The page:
Report: Firms regularly inflate industry costs of green policy

Companies and trade organisations repeatedly tell politicians that more stringent environmental legislation would significantly damage the economy, but such claims are wrong.

Industry often falsely warns that the costs of complying with environmental policy would be considerable and jobs lost

Industry often falsely warns that the costs of complying with environmental policy would be considerable and jobs lost

That's according to a report by the International Chemical Secretariat (ChemSec) - Cry Wolf - which reviews examples of past industry cost estimates of complying with proposed environmental regulations and compares them with actual costs after the laws have entered into force. (scroll down for full report)

ChemSec is a non-governmental organisation founded by four environmental groups with the vision of a world free of hazardous chemicals. According to the organisation, industry often falsely warns that the costs of complying with environmental policy would be considerable and jobs lost. However, research shows that the cost for industry to adapt to environmental policies has in fact decreased since the 1990s.

ChemSec director Anne-Sofie Andersson said: "Political decision makers need to approach cost estimates presented by industry with caution, since many times industry has cried wolf, but in fact the wolf never turned up. It's a myth that environmental legislation is always a burden for industry."

The report highlights three main problems with the industry's reaction to suggested green regulations: the cost models used are too static and limited; the cost reductions when complying with numerous regulations at the same time are ignored and the benefits of adapting are underestimated.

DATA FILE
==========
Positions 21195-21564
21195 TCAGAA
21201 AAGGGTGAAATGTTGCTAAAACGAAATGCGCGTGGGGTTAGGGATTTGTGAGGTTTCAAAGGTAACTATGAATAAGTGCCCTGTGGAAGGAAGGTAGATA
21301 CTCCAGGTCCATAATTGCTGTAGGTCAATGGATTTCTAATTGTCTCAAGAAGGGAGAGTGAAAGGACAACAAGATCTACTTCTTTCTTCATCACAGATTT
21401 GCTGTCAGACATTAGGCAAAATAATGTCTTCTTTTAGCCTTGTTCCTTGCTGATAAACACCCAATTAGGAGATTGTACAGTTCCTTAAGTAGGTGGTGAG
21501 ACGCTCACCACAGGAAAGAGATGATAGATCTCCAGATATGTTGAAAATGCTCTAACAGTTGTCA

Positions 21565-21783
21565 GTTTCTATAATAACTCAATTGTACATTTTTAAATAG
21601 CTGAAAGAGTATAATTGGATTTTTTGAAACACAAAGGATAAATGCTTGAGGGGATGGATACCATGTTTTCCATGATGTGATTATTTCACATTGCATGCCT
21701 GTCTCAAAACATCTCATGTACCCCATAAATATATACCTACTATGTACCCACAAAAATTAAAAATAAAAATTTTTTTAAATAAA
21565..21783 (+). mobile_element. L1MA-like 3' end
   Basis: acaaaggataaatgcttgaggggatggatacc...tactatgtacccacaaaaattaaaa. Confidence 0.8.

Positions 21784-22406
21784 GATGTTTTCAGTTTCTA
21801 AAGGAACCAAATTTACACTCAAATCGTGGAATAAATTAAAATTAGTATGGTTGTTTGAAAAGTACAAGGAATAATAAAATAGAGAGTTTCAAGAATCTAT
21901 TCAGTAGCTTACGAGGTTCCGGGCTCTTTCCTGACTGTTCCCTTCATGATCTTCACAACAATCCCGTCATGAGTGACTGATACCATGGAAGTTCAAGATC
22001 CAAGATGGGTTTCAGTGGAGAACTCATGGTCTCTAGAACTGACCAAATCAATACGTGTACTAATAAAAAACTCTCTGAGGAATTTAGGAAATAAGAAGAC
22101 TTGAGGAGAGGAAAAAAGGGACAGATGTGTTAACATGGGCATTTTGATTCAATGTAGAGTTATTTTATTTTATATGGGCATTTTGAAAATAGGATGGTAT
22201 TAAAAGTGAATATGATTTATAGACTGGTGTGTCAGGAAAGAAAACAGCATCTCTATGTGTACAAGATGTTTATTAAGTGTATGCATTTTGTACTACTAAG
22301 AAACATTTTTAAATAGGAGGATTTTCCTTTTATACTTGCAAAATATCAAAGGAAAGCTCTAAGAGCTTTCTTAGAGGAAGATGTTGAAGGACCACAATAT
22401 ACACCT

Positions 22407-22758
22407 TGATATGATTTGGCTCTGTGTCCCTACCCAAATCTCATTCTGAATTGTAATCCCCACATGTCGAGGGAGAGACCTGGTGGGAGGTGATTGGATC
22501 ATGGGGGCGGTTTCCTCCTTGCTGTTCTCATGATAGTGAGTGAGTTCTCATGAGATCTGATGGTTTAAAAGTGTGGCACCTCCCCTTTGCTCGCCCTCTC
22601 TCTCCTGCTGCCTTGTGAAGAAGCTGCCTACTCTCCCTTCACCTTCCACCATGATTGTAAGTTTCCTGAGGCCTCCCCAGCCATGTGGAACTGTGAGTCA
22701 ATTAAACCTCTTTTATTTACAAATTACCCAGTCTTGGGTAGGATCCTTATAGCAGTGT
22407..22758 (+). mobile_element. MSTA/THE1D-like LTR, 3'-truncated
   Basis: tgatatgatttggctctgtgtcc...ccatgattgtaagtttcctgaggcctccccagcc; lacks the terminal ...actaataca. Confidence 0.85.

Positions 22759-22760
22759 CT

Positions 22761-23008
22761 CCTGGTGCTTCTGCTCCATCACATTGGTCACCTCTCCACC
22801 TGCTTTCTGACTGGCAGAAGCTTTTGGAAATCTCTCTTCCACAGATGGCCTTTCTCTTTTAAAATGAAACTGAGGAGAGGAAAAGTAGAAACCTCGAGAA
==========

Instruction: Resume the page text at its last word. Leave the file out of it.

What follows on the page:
Overestimating costs

ChemSec lays out six "lessons" through historical examples of when industry has inflated the cost of environmental policy implementation, and what the actual outcome was.

For instance, when the European community in the 1980s started a process to curb emissions through stricter fuel and emission standards for motor vehicles and the automotive industry predicted that the catalytic converter technology would cost up to £400-£600 per vehicle. However, the reality was that after changes were made, catalytic converters sold at £30-50.

The report covers other examples from environmental policy areas over recent decades, for example initiatives to save the ozone layer, reduce pesticides and detox the electronic sector.

ChemSec Policy Advisor Theresa Kjell said: "Industry overestimating the costs of complying with environmental laws is a major obstacle to implementing new laws to protect health and environment.

"This is a systematically used strategy that can also be relevant to take into account today, for example in the on-going debate about the TTIP trade agreement between the EU and US. Other current examples are the EU process to develop criteria for Endocrine Disrupting Chemicals, as well as the implementation of the authorisation part of REACH."

REPORT: Cry Wolf: Predicted costs by industry in the fact of new environmental regulations

Lois Vallely



Waste & resource management
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